How Marcella Hazan Made Italian Food All-American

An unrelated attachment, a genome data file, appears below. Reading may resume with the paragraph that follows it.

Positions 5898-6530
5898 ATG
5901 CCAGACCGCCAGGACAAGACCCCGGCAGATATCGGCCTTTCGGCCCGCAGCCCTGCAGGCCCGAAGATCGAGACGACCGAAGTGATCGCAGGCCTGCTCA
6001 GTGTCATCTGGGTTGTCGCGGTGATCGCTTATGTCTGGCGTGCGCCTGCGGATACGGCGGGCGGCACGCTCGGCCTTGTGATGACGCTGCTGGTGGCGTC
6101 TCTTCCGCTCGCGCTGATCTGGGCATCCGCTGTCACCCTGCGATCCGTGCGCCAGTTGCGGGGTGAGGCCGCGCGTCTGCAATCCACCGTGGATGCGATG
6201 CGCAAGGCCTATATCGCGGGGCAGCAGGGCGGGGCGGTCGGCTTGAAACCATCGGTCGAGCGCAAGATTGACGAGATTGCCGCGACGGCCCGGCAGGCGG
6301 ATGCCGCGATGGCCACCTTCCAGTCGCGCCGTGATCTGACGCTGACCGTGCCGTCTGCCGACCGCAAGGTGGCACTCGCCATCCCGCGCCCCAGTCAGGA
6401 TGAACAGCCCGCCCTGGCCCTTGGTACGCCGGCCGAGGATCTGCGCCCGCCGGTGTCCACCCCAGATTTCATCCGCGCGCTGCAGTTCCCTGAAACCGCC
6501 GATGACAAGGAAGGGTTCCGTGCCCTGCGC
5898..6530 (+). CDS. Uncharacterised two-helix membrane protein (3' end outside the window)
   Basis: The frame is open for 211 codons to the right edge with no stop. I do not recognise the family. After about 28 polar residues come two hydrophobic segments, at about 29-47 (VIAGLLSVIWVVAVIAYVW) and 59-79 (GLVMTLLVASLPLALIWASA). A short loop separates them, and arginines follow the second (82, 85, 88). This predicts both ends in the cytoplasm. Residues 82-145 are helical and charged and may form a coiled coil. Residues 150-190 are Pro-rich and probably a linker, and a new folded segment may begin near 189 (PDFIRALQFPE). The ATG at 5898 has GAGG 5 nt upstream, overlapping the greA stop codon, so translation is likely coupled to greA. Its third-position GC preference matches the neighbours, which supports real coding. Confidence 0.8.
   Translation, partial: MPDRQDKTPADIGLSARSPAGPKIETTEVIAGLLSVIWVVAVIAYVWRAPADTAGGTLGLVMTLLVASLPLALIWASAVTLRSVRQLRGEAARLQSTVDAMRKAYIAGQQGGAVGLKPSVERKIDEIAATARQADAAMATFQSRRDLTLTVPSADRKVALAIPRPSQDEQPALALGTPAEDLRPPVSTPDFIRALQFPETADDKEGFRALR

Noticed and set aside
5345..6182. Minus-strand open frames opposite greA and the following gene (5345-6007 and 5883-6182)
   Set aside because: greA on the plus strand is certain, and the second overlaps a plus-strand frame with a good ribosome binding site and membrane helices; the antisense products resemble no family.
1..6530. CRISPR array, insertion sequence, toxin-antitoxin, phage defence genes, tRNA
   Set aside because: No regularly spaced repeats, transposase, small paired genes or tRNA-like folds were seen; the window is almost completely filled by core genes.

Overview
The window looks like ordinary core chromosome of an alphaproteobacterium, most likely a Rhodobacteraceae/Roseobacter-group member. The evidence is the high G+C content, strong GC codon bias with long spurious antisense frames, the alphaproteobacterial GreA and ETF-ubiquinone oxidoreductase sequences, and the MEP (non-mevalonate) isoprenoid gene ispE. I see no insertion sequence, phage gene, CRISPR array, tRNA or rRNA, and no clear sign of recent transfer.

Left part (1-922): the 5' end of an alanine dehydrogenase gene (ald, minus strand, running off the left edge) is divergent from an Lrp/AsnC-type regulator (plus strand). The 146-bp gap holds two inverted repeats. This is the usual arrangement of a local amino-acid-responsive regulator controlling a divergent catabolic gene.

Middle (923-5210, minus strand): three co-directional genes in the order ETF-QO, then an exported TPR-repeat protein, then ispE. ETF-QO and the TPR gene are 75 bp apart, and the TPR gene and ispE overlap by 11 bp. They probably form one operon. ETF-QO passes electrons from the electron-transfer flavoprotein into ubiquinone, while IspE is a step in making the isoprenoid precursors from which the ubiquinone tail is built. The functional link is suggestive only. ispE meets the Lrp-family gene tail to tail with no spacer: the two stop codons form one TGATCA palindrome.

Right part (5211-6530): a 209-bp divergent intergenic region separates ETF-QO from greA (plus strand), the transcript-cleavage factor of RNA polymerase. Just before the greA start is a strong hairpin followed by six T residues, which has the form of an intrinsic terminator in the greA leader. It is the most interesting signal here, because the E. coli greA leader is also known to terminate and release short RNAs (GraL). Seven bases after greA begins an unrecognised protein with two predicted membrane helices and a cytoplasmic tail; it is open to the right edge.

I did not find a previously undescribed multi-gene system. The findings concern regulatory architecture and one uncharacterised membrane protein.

The comparisons between the two books were set in stone when Child’s editor at Knopf, Judith Jones, took over Classic from another publisher (as she had done with Child’s) and re-designed and publicized it. What the book really did was liberate cooks from the idea that the more you did to an ingredient, and the more butter or cream you buried it in, the better it was. Classic — classy — food could be quick and easy and made with what was lying around the bottom of the refrigerator or kitchen cabinet. Yes, Americans learned for the first time how to make pasta by hand, roll out sheets for ravioli, then cut and stuff them with long-cooked fillings, techniques that had seemed unthinkable before. But they also learned that the best way to roast a chicken is to stuff it with two cut-up lemons and an onion; the best way to serve the greatest American fish, striped bass, is simply to bake it over several layers of sliced potatoes; and that an elegant dessert was nothing more than sliced oranges dusted with sugar and left to chill. They learned they could make a pasta sauce in the time it took to boil the pasta, and that the sauce could be both meatless and tomato-less — all of this now commonplace, all of it then revolutionary. More than Child, and more than any popular writer before her, Hazan made cooks understand that recipes in books are just blueprints and the real architect is the cook. You can change up a sauce, or a whole recipe, depending on your mood and what you found — or didn’t find — at the market. Improvisation was what a cook was expected to do, not an act of desperation. The Hazans also promoted a different understanding of a meal: one that began with something light and barely prepared, went on to a restrained pasta or risotto course, and then to a similarly simple meat with one or two vegetable sides–and ended with fruit, not dessert. That had never been part of the way Americans ate. And if it still remains beyond the weeknight habits of most people, the idea of a menu divided into many sections of small dishes was an outgrowth of the concepts the Hazans introduced — and a concept that rules in most new restaurants today, however apparently un-Italian.